The university also got rid of the trays during that change. Many other universities across the country started going trayless a few years ago, said Tinker.

“The elimination of trays was done to reduce waste and the water usage to clean all the trays,” said Tinker. “It was inconvenient for some, but I have got less complaints from students than we have got from faculty and staff.”

Lindenwood Students Vote at St. Charles Presbyterian Church

The St. Charles Presbyterian Church on 131 Gamble St. in St. Charles, MO served as the polling place closest to Lindenwood University St. Charles campus on Nov. 8.

The St. Charles Presbyterian Church on 131 Gamble St. in St. Charles, MO served as the polling place closest to Lindenwood University St. Charles campus on Nov. 8.

St. Charles Presbyterian Church Polling Place

A few Lindenwood University students took advantage of the close distance of campus to the St. Charles Presbyterian Church and came out between 9:30 and 10:30 a.m. to cast their vote.

“It was really fast and easy and they were really nice,” said Andrea Nicholson, a student of LU and first-time voter. “It was a good experience that makes me feel older.”

The church, which is located on 131 Gamble St. in St. Charles, MO, right behind Harmon Hall, is the closest polling place to Lindenwood University St. Charles campus. Voting offcials clearly restricted us from getting closer than 20 feet to the entrance of the polling place, and therefore, no photos and no videos were allowed to be taken inside.

Many voters of all ages found their way through the entrance of the St. Charles Presbyterian Church on election day 2016.

Many voters of all ages found their way through the entrance of the St. Charles Presbyterian Church on election day 2016.

Tyler Moore, another LU student, said that he was both excited and anxious prior to voting his first time. He believed in his candidate, but the election outcome was uncertain.

Besides three millennials, 12 more experienced voters were willing to give a quick interview at the polling place.

“It’s just my duty as a citizen of America to vote,” said Dan Golde, after casting his vote at the Presbyterian church. “I always vote. Every election.”

This year’s voting experience was not any different from the last ones, said Imelda Maurer, one of the more experienced voters. However, she found it just a little harder to fill in the squares instead of punching the ticket like for previous elections.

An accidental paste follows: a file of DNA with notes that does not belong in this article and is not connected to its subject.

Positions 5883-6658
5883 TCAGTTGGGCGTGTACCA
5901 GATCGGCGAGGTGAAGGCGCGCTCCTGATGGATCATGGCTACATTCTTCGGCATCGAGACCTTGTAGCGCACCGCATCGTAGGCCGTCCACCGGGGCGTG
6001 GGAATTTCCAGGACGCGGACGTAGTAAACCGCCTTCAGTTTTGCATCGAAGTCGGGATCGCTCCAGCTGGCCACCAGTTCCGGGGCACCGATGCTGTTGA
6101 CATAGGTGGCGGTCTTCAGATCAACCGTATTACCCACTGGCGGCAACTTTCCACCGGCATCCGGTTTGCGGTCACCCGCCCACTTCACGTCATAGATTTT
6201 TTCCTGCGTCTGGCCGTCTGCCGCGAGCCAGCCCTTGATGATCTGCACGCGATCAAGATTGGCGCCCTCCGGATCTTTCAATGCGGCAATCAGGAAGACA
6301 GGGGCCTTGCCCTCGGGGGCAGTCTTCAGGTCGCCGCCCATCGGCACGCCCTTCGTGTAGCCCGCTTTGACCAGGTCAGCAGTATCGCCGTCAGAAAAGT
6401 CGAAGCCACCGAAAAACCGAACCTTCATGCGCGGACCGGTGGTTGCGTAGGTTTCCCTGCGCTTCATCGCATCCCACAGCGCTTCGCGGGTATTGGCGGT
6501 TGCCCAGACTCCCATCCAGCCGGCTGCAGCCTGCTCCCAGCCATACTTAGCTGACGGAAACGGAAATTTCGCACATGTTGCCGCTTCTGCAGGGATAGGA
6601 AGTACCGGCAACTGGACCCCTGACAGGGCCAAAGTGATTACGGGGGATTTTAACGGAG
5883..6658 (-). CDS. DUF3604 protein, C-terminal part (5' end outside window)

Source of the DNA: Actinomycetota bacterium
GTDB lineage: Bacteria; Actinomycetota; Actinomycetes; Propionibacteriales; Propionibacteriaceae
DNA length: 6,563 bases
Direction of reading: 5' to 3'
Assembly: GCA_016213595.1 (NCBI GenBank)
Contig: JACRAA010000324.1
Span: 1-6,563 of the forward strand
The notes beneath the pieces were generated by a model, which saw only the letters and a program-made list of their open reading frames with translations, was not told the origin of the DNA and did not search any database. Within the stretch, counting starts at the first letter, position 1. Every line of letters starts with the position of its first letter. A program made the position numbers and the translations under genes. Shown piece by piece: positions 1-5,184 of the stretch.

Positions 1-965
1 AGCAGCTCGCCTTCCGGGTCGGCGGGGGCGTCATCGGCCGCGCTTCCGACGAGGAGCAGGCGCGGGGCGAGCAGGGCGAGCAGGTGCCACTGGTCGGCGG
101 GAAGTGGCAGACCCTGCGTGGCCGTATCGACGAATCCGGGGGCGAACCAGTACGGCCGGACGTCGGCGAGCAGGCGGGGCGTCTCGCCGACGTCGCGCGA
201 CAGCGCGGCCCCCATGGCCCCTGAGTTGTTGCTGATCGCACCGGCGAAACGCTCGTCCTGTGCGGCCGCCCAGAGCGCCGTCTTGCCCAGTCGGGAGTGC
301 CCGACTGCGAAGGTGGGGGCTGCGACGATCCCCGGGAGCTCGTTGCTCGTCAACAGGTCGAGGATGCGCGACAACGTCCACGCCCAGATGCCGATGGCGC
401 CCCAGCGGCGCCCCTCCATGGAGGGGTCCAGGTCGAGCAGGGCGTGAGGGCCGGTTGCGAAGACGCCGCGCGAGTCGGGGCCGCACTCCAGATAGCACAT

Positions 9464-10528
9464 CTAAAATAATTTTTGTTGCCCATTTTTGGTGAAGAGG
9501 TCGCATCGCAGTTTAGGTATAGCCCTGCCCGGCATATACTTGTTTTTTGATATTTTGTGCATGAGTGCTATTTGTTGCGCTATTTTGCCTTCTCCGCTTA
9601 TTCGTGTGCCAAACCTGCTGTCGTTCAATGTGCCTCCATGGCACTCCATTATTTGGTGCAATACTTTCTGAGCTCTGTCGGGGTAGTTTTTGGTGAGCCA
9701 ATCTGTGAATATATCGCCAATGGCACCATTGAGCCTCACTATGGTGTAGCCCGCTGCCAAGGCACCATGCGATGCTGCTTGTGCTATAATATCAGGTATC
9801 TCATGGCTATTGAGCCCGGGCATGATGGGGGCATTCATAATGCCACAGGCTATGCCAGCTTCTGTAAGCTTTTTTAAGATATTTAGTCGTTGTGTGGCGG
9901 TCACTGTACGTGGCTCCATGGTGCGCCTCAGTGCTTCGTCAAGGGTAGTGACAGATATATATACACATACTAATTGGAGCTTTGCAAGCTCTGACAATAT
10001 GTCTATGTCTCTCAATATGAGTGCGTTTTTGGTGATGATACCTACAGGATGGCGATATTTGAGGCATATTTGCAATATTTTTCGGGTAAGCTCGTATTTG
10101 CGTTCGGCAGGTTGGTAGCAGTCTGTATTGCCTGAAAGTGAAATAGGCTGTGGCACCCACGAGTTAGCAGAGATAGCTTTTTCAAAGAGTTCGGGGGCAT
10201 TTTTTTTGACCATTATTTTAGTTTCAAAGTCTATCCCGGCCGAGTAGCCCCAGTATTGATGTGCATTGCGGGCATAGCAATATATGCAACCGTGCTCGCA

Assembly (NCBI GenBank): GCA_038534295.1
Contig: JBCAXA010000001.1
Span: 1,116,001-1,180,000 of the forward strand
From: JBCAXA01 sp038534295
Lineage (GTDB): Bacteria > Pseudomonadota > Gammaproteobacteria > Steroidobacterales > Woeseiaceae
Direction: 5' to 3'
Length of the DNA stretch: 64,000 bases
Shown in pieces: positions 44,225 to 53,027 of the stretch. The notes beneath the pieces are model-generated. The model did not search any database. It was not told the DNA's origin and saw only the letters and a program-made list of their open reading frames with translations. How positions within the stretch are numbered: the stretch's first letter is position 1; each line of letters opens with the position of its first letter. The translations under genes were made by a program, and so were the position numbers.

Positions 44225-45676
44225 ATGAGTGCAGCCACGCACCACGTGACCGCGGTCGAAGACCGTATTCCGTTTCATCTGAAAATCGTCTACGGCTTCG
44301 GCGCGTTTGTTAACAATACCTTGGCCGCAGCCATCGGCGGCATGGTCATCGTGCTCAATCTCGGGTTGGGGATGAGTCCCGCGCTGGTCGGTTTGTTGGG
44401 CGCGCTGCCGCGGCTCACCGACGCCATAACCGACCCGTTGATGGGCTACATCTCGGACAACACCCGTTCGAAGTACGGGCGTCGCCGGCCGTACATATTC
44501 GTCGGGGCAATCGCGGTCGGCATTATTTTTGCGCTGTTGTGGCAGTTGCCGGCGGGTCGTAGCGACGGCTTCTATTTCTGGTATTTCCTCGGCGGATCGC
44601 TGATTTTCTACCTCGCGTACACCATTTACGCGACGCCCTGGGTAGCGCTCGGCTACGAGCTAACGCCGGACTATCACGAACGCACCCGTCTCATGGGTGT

Most interviewees confirmed that no issues arose at the polling place and no lines formed that early in the day. In fact, voting went very smoothly and voters did not experience any problems at the St. Charles Presbyterian church on Election Day on Nov. 8.

“No line at all and there were no problems,” said Ron Hanson. “Everything was smooth.”

The smooth voting process does not mean that not many people voted at the St. Charles Presbyterian church.

“A lot of people were in there,” said David, who did not want to give his last name. “But they have enough polling places.”

Maurer said after she cast her vote around 10 a.m. she was voter No. 395. In previous years, she was ranked in the low 200s when coming to vote around the same time.

The parking lot of the St. Charles Presbyterian Church was getting crowded as more and more residents came out to cast their vote between 9:30 and 10:30 a.m. on election day 2016.

The parking lot of the St. Charles Presbyterian Church was getting crowded as more and more residents came out to cast their vote between 9:30 and 10:30 a.m. on election day 2016.

Voting: Right or Privilege?

When asked whether voting is a right or a privilege, most voters answered that voting is a right. Some said that it is both a right and a privilege, and some were certain that voting is mainly a privilege to them.

“It is definitely a right and a privilege, because of the fact that it is our right to vote by law and it is a privilege to get out and vote” said Darrel Moore, who has voted twice before.

Most voters said they gather information about the candidates and their polices on the internet, some voters look at newspapers as well.

So does Maurer, who said “I do [my own research]. I look at [the candidates] history and I go to objective news sites like national public radio or the league of women voters.”

 

The tendency among voters interviewed at the St. Charles Presbyterian church went away from watching and being influenced by political ads. No one expressed a positive opinion on political advertisements.

“Ads no, I tried to stay away from those,” said Tyler Moore. “The ads themselves seem to be biased of course, but I try to have [information] from every point of view.